- Source is Institutional Shareholder Services (ISS). We use 2020 scope 1 and scope 2 emissions data.
- A valid criticism is that these numbers do not incorporate scope 3 data. Given that vehicles produced by Tesla create far lower emissions that MBG, what would these numbers look like if we were to incorporate scope 3 data? MBG’s scope 3 emissions are 5.8 times higher than Tesla’s (102.2 million tons CO2eq compared to 17.8 million tons CO2eq). Incorporating the scope 3 emissions data would yield a similar result as using scope 1 and 2 emissions only: MBG has lower CI when using revenue (642.5 versus 800.4) and a higher CI when using EVIC (438.0 versus 20.6) to scale emissions.
- The top 86% commonly represents a combined large- and medium-size company universe. The portfolio is rebalanced semi-annually on January 1 and July 1. The developed countries in our universe are Australia, Austria, Belgium, Canada, Denmark, Finland, France, Germany, Greece, Hong Kong, Ireland, Israel, Italy, Japan, Luxembourg, Netherlands, New Zealand, Norway, Portugal, Singapore, Spain, Sweden, Switzerland, United Kingdom, and United States.
- The 50% reduction in CI strategy is rebalanced quarterly on the first of January, April, July, and October. At each rebalance, we apply a tilting process that uses a z-score based on the log of a company’s carbon intensity within each region/sector to tilt toward companies with low CI and away from companies with higher CI.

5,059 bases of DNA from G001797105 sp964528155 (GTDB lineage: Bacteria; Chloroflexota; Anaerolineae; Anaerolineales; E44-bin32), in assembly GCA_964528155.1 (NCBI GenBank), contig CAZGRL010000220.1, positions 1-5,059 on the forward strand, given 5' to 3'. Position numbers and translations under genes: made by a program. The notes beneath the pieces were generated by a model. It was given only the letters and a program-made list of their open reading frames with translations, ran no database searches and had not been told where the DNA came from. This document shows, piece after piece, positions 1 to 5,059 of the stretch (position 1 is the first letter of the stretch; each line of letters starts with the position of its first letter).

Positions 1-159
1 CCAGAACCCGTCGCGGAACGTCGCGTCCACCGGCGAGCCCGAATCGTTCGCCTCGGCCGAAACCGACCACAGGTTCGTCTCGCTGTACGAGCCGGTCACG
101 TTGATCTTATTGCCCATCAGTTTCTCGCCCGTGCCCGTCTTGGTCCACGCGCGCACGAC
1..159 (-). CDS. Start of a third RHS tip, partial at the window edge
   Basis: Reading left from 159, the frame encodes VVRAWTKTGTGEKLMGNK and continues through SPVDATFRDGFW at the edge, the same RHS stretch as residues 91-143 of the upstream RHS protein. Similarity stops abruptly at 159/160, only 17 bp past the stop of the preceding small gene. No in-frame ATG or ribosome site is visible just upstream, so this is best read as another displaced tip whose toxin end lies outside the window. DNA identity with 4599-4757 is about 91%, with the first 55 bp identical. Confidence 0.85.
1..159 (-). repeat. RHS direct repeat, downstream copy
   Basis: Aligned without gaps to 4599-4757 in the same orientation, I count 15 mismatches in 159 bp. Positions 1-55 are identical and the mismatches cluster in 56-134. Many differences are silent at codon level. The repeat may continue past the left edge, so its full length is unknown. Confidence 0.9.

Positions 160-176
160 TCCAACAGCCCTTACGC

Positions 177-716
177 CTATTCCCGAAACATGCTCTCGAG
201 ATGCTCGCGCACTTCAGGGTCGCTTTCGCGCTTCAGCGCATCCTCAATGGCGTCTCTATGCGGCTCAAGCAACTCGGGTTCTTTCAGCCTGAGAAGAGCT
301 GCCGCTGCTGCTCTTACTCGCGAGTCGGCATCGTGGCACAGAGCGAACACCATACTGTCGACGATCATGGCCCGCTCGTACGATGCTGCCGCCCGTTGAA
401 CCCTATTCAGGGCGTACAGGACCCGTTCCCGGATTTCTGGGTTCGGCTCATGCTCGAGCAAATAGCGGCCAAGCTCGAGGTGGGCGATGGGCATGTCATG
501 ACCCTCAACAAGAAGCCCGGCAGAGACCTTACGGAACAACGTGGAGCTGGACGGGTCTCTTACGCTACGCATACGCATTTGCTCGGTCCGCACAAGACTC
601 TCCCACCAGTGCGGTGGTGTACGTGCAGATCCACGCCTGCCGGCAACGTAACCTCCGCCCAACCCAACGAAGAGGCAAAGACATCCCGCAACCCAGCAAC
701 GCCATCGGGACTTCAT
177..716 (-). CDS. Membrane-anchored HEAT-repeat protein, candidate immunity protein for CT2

- The RAFI Fundamental Index methodology uses fundamental measures of company size (adjusted sales, adjusted cash flow, dividends + buybacks, and book value + intangibles) to select and weight index constituents. More information on the RAFI approach is available at https://www.rafi.com/index-strategies/rafi-fundamental-indices.
- In EU regulation, high climate-impact sectors are defined by the following NACE section codes:
- Apple’s CI when scaled by revenue is lower than its CI when scaled by EVIC relative to other tech companies. This results in a higher weight to Apple in the CI-reduction strategy using revenue. Apple outperformed the developed market by nearly 20% over our analysis period.
Daimler. 2021. Annual Report 2020. Daimler Group (February 18).
Ducoulombier, Frederic, and Victor Liu. 2021. “Carbon Intensity Bumps on the Way to Net Zero.” Journal of Impact & ESG, vol. 1, no. 3 (October): 59–73.
Reinders, Sebastiaan, and Adrie Heinsbroek. 2021. “Net Zero Emissions Are a Goal for 24% of Asset Managers Ahead of COP26.” NN Investment Partners (October 28).
TEG. 2019. TEG Final Report on Climate Benchmarks and Benchmarks’ ESG Disclosures. EU Technical Expert Group on Sustainable Finance Technical Report (September). Available at https://ec.europa.eu/.
Tesla. 2021. “Press Release: Tesla Q4 2020 Vehicle Production & Deliveries.” Tesla.com (January 2).